Japanese Foundation Row

When it comes to crocheting I just cannot learn enough! When I learn a new method I get so excited I cannot wait to try it out. To be honest I go overboard when it comes to my craft. I would crochet 24/7 if my schedule would allow it. I want to master every new technique I come across. If you feel this passionately, then you are going to love this post.

Now I am aware there are several ways to start your first foundation row, but the one I would like to share with you today is the Japanese Foundation Row, and I hope it comes easy to you.

When I first learned this method way back in the year 2001 when I was working to get my Instructor certification through the Craft Yarn Council of America; at first I had trouble learning it. For this reason, I thought I would go through and explain it how I do in my classes, for your benefit as well as mine. I truly believe you never really know something until you can explain it to another person.

This is one of those techniques that will actually make your larger crocheting projects faster to work when you are crocheting the edging. For example afghans, tablecloths, doilies, etc. become much easier to work the border. It quickly became a permanent part of any large project I crochet – and if it is new to you I know you will discover its usefulness also.

Japanese Foundation Row

Step 1: The Japanese Foundation Row starts out like any chain so I am going to start off with crocheting 20 chains.

Step 2: You will want to flip you chain over on the side you will then see these little humps just like in the picture below. This is called the back ridge of the chain.


Step 3: Crochet a sc into the second back ridge of the chain, and then into each one across. You should have 19 sc when you are done.


Now I want you to crochet ten rows of sc and then fold you piece in half. You will now see what is so unique about this stitch. The top and bottom will look exactly the same.



Now pause and just imagine the next time you are crocheting an edging. You will not have that dreaded foundation row to get through. You know – the one at the bottom of your afghan that is so hard to decipher where your stitches go. By mastering this technique your life just got easier and this bundle of yarn is now a finished creation.

I hope you enjoy working the Japanese foundation Row. Please tell me if you already knew this stitch and if so; how you like it. If not please try it and let me know what you think.

Until next week keep those hooks flying.


About crochetwithpassion

I have been certified through the Craft Yarn Council both in teaching and Instructor. I also have been teaching people to crochet for over fifteen years. This is what I will be doing through this blog. In the Crochet Master Class there are 18 projects. Some of the projects will be familiar to me such as Hairpin Lace; Tunisian Crochet; Filet Crochet; Double Ended Crochet; painted Crochet; Aran Crochet and Irish Crochet. However there are several in the book that are new and have peaked my interest and that includes the following: Woven Crochet; Tapestry Crochet; Entrelac Crochet; Fashion Crochet; Tassels; Bullion Stitch; Overlay Crochet; Bead Crochet; Bruges Crochet; Free-form crochet and Wire Crochet. Since Crocheting is a time consuming craft I will only be posting once a week. If you are like me and love to crochet but would really like to challenge yourself to go beyond what you are now doing, come along with me and move to the next level. Although the actual patterns will not be posted (copyright law) I will take you through each project and go through the process of each one. This is not a blog about free crochet patterns or selling crochet tools. What I would like to do is take you with me on the journey through this book as I learn and crochet each of 18 projects. I will attempt to crochet each project in the book, and in the process recording in detail my progress and the problems I encounter along the way and the process I went through to accomplish each project. I am hoping that you will not only learn from my experience but that it will inspire you to push yourself to the next phase in your crocheting skills. Until next time; keep those hooks flying.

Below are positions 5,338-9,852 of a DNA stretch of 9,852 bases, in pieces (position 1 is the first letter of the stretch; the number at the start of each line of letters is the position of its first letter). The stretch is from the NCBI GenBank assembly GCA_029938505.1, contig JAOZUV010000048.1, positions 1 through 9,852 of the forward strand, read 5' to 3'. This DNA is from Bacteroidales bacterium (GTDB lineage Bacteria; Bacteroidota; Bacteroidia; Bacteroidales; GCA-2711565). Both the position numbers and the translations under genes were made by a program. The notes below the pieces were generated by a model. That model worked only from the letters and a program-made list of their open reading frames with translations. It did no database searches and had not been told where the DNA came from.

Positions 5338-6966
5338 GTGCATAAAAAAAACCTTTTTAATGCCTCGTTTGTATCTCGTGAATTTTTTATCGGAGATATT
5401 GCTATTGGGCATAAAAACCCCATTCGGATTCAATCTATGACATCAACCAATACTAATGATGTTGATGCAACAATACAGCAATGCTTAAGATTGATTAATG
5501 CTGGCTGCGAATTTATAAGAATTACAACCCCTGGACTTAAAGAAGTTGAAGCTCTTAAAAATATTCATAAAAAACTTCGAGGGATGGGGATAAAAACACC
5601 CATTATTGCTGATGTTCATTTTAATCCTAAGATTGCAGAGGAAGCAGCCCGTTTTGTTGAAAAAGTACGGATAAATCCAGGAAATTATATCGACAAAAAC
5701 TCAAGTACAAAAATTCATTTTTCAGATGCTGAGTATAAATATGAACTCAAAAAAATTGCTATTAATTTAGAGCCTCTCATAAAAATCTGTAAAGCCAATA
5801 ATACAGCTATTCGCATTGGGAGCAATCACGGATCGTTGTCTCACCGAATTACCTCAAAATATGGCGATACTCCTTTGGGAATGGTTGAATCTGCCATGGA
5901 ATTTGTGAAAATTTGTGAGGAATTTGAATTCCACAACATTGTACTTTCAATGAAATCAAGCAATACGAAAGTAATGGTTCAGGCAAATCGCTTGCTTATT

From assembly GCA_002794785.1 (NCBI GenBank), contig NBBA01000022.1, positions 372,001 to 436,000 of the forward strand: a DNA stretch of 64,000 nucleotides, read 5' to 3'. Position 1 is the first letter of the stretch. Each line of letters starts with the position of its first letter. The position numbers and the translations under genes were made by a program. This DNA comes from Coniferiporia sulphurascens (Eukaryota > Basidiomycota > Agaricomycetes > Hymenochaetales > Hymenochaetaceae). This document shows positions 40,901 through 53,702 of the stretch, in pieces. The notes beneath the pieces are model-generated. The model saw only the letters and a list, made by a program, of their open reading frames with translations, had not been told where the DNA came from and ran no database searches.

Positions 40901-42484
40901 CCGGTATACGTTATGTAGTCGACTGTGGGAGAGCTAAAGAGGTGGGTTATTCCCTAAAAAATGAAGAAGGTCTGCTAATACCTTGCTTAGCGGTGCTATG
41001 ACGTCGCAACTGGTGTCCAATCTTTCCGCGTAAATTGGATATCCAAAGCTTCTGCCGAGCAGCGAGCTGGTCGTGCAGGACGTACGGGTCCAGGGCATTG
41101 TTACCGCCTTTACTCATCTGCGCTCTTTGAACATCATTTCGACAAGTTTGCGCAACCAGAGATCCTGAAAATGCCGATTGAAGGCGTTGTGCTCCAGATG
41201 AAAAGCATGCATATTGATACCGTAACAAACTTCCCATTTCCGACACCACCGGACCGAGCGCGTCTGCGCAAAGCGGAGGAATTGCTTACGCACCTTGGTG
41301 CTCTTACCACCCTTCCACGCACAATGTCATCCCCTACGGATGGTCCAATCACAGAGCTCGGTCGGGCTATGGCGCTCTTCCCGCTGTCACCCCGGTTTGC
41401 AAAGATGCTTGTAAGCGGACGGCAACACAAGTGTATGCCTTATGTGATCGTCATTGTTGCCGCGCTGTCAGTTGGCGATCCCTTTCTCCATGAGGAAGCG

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12 Responses to Japanese Foundation Row

  1. daniellajoe says:

    I need to try it 🙂 thx!!!

  2. LeeAnne says:

    I will definitely try this one. I strongly dislike trying to do the edging with the regular crochet it is the worst part because it is hard to see. Thanks Pamela wish I could have been there today Chad went to the legal seminar with Pastor and we were out of town the rest of the week so had to do school:)

  3. daniellajoe- I am excited about you trying a new way to crochet your foundation, let me know how it goes.

  4. aemjarman says:

    That’s so awesome!! Will definitely have to try that!

  5. aemjarman- That is great, let me know how you like it. I feel in love with this stitch when I first tried it.

  6. Chris says:

    Very cool. Will always be using this!

  7. I felt the same way when I first learned of this stitch.

  8. Jane says:

    iI have stitch I never knew the name I have tried it and wereas i like the look it is difficult for me as i have very tight tension and find it hard to go thru the humps. I think if I practice more I will use it more

  9. It took me a few times before I mastered this stitch, but I love it now. Just keep practicing and before long you will know it.

  10. guitargramma says:

    This looks terrific. Perhaps this is a stupid question, but if I follow your directions as written, will I have finished my foundation or foundation + row 1?

  11. Yes, and I am sorry it took me so long to respond. And for the record, the only stupid question is the one unasked.

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